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Angielskie idiomy biznesowe z New York Times

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Poznaj zbiór najważniejszych wyrażeń idiomatycznych stosowanych w Business English, które pozbieraliśmy w jedną całość z gazety New York Times. Dzięki poniższym kolokacjom aktywnie przyswoisz wiedzę niezbędną w codziennej komunikacji w Twoim miejscu pracy. Każdy przykład został wzbogacony o angielską definicję, polskie tłumaczenie a także praktyczne zdanie gotowe do wykorzystania w różnych sytuacjach zawodowych. Mamy nadzieję, że angielskie idiomy biznesowe z New York Times przyczynią się do swobodnej komunikacji. Znasz ciekawe idiomy lub inne przydatne wyrażenia biznesowe? Pozostaw je w komentarzu i pozwól innym użytkownikom skorzystać z Twoich umiejętności językowych.

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  • 1. bottom line – the amount of money which a company has or loses (saldo, wynik finansowy – to, co zostaje na czysto)
    „One of my duties is to keep a careful eye on the bottom line.”
  • 2. break even – a situation in which a firm neither makes a profit nor a loss (wyjść na zero)
    „I suppose our company will break even at the operating level next year.”
  • 3. buy a stake in – to buy some part of ownership or shares of a particular company (kupić udziały w)
    „Why don’t we buy a stake in that enterprise? It may be quite profitable soon.”
  • 4. close up shop – to stop running your own business for a short time or permanently (zwinąć interes)
    „If the crisis doesn’t come to an end, we will have to close up shop.”
  • 5. cash up – check how much money you have earned on a daily basis (liczyć utarg)
    „And now the best part of the day. Let’s cash up!”
  • 6. a company man – a loyal worker for whom the success of a company is more important than friendship or personal beliefs (osoba w pełni oddana firmie)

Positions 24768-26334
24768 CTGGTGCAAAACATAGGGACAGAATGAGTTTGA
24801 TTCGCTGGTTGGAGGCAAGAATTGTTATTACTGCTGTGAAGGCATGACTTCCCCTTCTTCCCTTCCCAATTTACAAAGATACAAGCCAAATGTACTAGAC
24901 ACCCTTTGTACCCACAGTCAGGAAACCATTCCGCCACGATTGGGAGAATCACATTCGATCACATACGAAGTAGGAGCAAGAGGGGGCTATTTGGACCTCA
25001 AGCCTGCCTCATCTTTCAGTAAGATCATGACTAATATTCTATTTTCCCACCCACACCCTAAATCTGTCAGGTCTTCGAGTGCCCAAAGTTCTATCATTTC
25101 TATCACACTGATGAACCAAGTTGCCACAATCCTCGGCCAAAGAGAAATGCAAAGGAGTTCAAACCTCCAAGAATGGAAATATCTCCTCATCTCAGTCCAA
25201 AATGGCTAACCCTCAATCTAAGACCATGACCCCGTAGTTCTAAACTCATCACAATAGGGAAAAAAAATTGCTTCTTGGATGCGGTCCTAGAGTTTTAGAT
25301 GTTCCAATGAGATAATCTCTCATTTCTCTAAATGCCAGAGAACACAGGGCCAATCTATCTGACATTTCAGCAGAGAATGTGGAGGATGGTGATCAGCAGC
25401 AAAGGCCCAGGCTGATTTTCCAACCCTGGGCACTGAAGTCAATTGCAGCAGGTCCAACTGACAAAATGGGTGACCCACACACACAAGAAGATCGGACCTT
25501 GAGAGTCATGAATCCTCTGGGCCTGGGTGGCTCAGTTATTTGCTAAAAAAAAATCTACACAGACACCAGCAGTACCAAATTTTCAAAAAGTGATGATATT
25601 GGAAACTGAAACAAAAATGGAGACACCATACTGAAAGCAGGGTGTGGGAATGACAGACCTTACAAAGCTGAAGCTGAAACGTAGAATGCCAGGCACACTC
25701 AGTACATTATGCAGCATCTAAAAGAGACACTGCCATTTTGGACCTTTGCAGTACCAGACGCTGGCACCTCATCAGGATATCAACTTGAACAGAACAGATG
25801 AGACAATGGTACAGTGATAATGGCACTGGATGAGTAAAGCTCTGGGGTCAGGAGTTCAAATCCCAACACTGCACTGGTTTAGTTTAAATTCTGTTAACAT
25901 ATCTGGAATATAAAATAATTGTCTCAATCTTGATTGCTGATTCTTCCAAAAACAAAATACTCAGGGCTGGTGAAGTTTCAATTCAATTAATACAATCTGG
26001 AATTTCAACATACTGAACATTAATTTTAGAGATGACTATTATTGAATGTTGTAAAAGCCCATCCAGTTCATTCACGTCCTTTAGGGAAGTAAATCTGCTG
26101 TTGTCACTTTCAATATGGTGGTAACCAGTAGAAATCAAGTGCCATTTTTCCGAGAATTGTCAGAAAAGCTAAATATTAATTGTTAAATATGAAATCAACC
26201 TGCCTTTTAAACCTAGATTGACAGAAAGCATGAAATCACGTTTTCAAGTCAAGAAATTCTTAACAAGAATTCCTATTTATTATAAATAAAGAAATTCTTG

„I am absolutely sure I can become a company man if you hire me.”
  • 7. cream of the crop – the best employees in a company (najlepsi pracownicy w firmie, czołówka)
    „After a few years of hard work I’ve become the cream of the crop.”
  • 8. corner the market – to dominate a particular market with your brand and get rid of competition (wykosić konkurencję)
    „Provided that we develop dynamically, we’ll be able to corner the market for household appliances in our country.”


  • 9. cut to the chase – to start dealing with the most important things rather than waste time (przejść do rzeczy)
    „Let’s cut to the chase and begin our meeting, shall we?”
  • 10. defeat a motion – not to accept a suggestion / proposal at a meeting (odrzucić wniosek)
    „We’re disappointed that they defeated a motion to change the working conditions.”
  • 11. drop the ball – fail to do something (spartaczyć, spieprzyć)
    „I dropped the ball, I admit. What am I supposed to do now?”

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  • 12. fit the bill – to be just what is needed at a particular moment to meet up expectations. (spełniać oczekiwania)
    „Our company is known for fitting the bill of the most demanding customers.”